/ 29 July 2022

Ramaphosa ‘refused’ to answer Phala Phala questions at ANC integrity committee meeting

(Delwyn Verasamy/M&G)
(Delwyn Verasamy/M&G)

President Cyril Ramaphosa has finally appeared before the ANC’s integrity committee, its chairman George Mashamba told Mail & Guardian on Thursday evening. 

Ramaphosa met with the group of elders on Tuesday to discuss the Phala Phala game farm scandal, which many within the ANC claim has brought the governing party into disrepute.  

“He did appear before the commission the day before yesterday,” said Mashamba, adding that the group may call Ramaphosa for another appearance after the national policy conference, which takes place this weekend. 

“The committee will meet after the policy conference to discuss a way forward and if we need to call him again.”

According to insiders, Ramaphosa and the committee clashed after he refused to answer questions about the burglary at the game farm, which has made national and international headlines. The meeting was consequently adjourned. 

Mashamba would not comment on the allegations, and ANC national spokesperson Pule Mabe did not respond to questions. 

This is not the first time that Ramaphosa has reluctantly volunteered to appear before the committee of the party that he leads but refused to respond to questions. 

In December 2020, he volunteered to appear before the committee over allegations that nearly R1 billion was used in his 2017 campaign for ANC president. 

He was accompanied by a lawyer during that meeting and, according to Mashamba, failed to discuss the CR17 campaign. 

Mashamba said at the time that Ramaphosa had ducked the committee for 18 months. 

While it did not make any adverse findings against him, the committee called for any party member with knowledge of the CR17 campaign using money to install Ramaphosa in the top seat to come forward.

Ramaphosa’s appearance before the integrity committee this week follows battles at the party’s national working committee (NWC) and national executive committee (NEC) as his detractors attempted to force him to step-aside following the ongoing Phala Phala scandal.

NEC members including Tony Yengeni placed the charges on the NWC’s agenda by asking that the body take a decision to refer the president to the integrity committee to “explain himself”.

Yengeni also pushed the NWC to instruct Ramaposa to voluntarily submit himself to parliament’s ethics committee to prevent authority on the matter being “claimed” by the opposition and “for them to run with it”.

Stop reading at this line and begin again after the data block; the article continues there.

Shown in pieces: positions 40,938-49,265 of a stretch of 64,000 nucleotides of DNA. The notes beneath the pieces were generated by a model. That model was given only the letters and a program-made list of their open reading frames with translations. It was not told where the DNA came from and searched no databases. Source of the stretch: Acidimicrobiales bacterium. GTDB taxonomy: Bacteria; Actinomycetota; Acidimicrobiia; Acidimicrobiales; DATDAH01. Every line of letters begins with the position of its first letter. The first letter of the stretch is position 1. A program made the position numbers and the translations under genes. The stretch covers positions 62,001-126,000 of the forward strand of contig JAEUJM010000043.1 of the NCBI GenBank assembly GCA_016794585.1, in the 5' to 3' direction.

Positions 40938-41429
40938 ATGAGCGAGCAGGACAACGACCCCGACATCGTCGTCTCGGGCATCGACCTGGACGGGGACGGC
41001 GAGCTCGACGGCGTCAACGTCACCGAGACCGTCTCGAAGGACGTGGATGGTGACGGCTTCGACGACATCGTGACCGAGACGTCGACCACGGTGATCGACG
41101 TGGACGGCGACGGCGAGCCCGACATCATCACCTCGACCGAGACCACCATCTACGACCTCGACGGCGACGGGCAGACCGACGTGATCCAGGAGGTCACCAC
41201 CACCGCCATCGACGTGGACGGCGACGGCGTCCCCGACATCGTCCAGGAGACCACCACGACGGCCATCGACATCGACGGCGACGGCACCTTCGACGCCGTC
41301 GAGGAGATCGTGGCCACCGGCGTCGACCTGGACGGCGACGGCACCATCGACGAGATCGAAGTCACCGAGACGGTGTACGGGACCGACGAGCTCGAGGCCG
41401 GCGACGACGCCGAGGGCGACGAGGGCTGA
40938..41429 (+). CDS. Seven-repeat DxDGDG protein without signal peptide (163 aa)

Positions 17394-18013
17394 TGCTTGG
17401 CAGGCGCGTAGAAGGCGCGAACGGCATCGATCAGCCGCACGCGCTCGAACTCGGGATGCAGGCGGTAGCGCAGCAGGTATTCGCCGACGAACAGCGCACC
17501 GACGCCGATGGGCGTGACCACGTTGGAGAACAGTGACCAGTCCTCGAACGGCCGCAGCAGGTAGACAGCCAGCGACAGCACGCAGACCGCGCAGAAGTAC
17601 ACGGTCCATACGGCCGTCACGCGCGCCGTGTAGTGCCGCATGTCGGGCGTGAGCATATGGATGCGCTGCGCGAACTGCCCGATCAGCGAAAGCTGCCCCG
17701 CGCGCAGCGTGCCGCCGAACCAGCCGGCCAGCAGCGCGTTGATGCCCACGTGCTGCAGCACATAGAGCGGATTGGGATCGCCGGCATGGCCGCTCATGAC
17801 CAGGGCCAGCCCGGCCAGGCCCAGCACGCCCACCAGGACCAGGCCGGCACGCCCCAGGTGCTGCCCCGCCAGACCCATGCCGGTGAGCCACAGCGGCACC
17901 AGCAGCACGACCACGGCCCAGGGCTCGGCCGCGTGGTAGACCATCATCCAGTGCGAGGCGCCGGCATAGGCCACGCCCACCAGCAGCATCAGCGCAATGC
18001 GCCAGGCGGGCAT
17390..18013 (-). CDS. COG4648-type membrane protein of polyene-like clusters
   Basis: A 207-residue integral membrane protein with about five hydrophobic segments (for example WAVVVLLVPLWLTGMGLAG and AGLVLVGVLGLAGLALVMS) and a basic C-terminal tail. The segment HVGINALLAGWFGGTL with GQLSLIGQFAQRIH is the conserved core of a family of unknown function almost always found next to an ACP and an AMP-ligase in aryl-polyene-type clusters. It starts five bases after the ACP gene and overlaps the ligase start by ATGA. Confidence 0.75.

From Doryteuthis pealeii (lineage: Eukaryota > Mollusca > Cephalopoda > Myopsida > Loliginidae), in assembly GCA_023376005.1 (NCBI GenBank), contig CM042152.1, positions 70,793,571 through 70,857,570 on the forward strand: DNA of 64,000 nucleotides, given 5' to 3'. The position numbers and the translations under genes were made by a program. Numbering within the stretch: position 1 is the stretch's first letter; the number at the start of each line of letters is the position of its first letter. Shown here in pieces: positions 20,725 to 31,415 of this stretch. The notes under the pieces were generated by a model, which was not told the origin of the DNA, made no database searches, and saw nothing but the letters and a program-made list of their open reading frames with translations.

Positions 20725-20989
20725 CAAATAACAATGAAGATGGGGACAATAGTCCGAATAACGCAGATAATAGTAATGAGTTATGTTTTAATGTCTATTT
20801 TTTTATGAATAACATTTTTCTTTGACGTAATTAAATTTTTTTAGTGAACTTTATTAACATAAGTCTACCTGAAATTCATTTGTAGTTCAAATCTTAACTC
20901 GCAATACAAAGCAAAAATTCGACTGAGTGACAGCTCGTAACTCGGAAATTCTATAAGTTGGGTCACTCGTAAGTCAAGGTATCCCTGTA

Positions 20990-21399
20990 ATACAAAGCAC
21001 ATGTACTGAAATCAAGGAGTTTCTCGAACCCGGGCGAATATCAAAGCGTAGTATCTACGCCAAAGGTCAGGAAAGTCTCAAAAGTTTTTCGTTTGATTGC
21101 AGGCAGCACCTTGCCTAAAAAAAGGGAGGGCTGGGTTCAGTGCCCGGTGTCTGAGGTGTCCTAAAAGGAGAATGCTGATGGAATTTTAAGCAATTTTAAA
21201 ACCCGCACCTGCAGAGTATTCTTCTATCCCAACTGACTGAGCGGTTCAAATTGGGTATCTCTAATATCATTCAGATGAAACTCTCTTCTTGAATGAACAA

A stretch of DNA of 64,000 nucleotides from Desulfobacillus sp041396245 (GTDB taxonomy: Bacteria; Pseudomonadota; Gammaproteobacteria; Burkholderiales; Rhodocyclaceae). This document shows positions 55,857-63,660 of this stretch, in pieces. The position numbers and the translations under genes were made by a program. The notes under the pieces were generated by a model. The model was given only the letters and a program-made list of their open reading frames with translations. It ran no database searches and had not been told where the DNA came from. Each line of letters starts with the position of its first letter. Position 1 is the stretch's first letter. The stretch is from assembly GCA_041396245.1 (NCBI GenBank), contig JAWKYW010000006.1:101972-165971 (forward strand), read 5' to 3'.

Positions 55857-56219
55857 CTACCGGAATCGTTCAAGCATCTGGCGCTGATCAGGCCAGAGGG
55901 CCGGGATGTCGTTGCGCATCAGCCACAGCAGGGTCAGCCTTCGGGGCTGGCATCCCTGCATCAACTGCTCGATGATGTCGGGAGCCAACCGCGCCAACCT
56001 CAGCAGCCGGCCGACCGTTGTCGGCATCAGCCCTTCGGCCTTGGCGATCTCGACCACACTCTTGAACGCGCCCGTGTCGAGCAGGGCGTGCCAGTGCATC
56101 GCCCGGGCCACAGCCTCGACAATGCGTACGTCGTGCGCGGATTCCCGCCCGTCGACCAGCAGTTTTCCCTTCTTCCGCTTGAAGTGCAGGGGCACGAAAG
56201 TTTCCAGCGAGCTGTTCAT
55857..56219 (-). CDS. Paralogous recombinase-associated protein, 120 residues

The Phala Phala scandal erupted when Arthur Fraser, the country’s former spy boss and ally of former president Jacob Zuma, opened a case of money laundering, kidnapping and corruption against Ramaphosa over the theft of an amount alleged to be USD$4-million from the president’s game farm in 2020.

Fraser said he had opened the case against Ramaphosa under the Prevention of Organised Crime Act. He said that supporting evidence – including photographs, bank accounts, video footage and names – had been handed to Rosebank police, along with his statement.

He said that the charges related to the theft of the dollars – allegedly the proceeds of the sale of game – were “concealed” at the farm in the Waterberg region of Limpopo, on 9 February 2020. The charges would include defeating the ends of justice, kidnapping of the alleged suspects in the robbery, the interrogation of the suspects, and bribery.

While speaking at the ANC’s Limpopo conference in June, Ramaphosa said that the opening of the case was part of a political ploy to cast aspersions on him because of his undeterred fight against corruption. 

While he was still head of the country’s correctional services, Fraser authorised Zuma’s release on medical parole just two months into the former president’s jail term for contempt of court. 

The release was declared unlawful by the high court, and Zuma was ordered back to prison to complete the remainder of his 15-month sentence, or until he became eligible for normal parole. Zuma appealed that decision, which will be heard by the Supreme Court of Appeal on 15 August.  

Fraser’s contract as national commissioner of correctional services was not renewed.